What you report about yourself, Jim, is not an addiction. Your behaviors, however, are a classic example of a severe fixation or obsession. Just because out of control behavior isn’t an addiction, doesn’t mean it’s not serious.

You may say to yourself, “What the fuck, doc, fixation, addiction it all sounds the same to me.” Well, sounding alike and being the same are two very different things. Besides, if one doesn’t properly identify the problem; how will one find the proper intervention? And you, my friend, need an intervention ASAP.

n.jpgYour relentless pursuit of pornography, your obsession with more and more graphic and extreme depictions of sex is clearly interfering with you living a normal life. And at such a tender age, what’s up with that? This has got to stop, pup. You can’t continue to take refuge in fantasy material in lieu of having healthy interpersonal relationships.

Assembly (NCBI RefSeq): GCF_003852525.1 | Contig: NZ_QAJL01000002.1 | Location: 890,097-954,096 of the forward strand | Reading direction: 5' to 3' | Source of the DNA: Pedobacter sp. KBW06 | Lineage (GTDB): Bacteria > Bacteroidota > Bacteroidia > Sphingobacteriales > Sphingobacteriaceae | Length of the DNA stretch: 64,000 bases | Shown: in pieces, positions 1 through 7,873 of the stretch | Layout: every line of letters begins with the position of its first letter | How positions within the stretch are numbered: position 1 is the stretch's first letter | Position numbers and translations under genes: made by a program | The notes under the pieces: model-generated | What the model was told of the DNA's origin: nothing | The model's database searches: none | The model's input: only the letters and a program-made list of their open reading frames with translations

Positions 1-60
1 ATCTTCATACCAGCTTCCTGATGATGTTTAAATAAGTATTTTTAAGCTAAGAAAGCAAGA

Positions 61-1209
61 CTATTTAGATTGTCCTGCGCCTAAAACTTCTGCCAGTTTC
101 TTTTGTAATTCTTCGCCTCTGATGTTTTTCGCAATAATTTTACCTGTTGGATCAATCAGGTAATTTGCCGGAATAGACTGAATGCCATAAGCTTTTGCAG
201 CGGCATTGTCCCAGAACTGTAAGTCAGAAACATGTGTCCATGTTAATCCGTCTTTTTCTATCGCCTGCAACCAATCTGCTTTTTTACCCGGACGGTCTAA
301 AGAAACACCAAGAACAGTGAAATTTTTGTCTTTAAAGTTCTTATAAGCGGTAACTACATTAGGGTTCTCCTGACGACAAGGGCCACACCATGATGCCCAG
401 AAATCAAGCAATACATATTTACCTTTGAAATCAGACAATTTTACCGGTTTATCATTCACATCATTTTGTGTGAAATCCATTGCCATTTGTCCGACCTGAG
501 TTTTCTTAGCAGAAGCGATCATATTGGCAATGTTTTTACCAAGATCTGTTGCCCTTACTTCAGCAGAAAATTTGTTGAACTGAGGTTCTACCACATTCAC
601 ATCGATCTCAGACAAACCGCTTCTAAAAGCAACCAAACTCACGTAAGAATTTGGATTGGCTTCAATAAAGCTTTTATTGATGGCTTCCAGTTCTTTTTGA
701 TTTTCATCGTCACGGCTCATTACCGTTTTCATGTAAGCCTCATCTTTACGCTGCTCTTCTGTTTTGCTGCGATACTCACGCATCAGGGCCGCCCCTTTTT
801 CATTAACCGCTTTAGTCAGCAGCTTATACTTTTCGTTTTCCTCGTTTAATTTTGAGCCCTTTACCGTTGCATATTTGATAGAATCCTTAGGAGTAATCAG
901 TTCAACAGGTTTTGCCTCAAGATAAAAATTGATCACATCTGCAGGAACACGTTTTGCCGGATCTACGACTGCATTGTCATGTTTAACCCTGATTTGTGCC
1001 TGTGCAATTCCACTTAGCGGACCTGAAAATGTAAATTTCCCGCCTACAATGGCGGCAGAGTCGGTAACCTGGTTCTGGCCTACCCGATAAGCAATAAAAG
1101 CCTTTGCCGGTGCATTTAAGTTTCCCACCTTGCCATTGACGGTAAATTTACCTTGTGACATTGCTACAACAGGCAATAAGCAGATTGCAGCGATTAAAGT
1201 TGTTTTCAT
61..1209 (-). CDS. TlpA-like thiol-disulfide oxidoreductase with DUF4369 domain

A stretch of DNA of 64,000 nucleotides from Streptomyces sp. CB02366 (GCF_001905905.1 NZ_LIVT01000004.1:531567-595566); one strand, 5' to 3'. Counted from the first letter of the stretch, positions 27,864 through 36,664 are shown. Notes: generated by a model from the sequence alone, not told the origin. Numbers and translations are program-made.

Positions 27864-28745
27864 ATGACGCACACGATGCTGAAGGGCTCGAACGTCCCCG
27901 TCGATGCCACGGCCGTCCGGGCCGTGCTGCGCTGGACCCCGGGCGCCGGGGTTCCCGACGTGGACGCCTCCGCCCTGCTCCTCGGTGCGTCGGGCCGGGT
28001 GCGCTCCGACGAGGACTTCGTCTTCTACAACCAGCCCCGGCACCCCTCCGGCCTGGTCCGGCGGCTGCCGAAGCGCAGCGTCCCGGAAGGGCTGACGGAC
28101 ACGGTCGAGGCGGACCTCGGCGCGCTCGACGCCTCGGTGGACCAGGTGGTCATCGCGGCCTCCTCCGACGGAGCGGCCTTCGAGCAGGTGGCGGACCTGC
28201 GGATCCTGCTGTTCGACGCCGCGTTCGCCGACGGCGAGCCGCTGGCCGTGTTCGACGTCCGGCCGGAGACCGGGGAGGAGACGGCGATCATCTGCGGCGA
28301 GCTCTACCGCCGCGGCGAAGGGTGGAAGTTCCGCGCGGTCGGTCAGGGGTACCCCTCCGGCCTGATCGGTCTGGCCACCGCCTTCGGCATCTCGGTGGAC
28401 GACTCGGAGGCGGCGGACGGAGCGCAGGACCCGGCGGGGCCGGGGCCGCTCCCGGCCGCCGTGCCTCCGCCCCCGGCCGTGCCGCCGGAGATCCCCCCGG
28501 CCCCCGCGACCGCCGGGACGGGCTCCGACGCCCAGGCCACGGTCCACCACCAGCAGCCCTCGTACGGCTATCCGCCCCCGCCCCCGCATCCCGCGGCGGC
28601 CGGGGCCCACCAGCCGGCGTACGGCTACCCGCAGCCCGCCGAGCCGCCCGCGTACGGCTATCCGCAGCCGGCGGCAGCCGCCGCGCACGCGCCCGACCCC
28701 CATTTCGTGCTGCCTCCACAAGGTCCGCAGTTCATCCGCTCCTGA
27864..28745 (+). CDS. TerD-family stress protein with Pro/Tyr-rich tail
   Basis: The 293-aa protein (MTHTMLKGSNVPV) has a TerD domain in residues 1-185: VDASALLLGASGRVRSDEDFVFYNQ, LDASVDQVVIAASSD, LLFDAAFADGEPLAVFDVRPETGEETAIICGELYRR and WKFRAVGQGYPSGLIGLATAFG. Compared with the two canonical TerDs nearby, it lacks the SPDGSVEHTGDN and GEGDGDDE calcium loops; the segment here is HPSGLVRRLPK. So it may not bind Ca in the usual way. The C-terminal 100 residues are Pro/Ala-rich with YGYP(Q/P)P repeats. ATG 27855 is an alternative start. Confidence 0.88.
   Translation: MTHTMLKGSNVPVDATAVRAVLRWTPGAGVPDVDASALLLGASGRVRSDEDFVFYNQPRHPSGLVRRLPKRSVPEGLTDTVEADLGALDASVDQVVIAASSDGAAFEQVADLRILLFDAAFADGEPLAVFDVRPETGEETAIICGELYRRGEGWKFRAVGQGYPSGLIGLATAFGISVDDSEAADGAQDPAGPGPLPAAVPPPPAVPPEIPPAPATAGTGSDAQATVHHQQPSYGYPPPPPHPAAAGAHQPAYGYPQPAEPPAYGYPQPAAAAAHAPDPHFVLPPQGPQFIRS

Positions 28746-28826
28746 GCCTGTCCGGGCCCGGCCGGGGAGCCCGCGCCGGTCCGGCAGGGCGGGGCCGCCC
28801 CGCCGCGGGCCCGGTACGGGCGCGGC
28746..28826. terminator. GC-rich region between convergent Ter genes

I’d also challenge your suggestion that you are enjoying the porn you consume. When consumption of anything — porn, food, whatever — is this unrelenting, there is no enjoyment factor anymore.

If you have the psychological capacity to limit your porn consumption on your own, great — Do it! Be strict with yourself. Deny yourself access to the materials that fuel your fixation. Channel that energy into connecting with other LIVE humans.

If you are unable to monitor your behavior on your own — seek professional help right away. Look to a sex-positive therapist who will assist you in creating boundaries for yourself. Your therapist will help you learn how to reward your successes and not reward your failures. You will, in time, be able to put this obsession behind you. But you must act now. Your humanity hangs in the balance.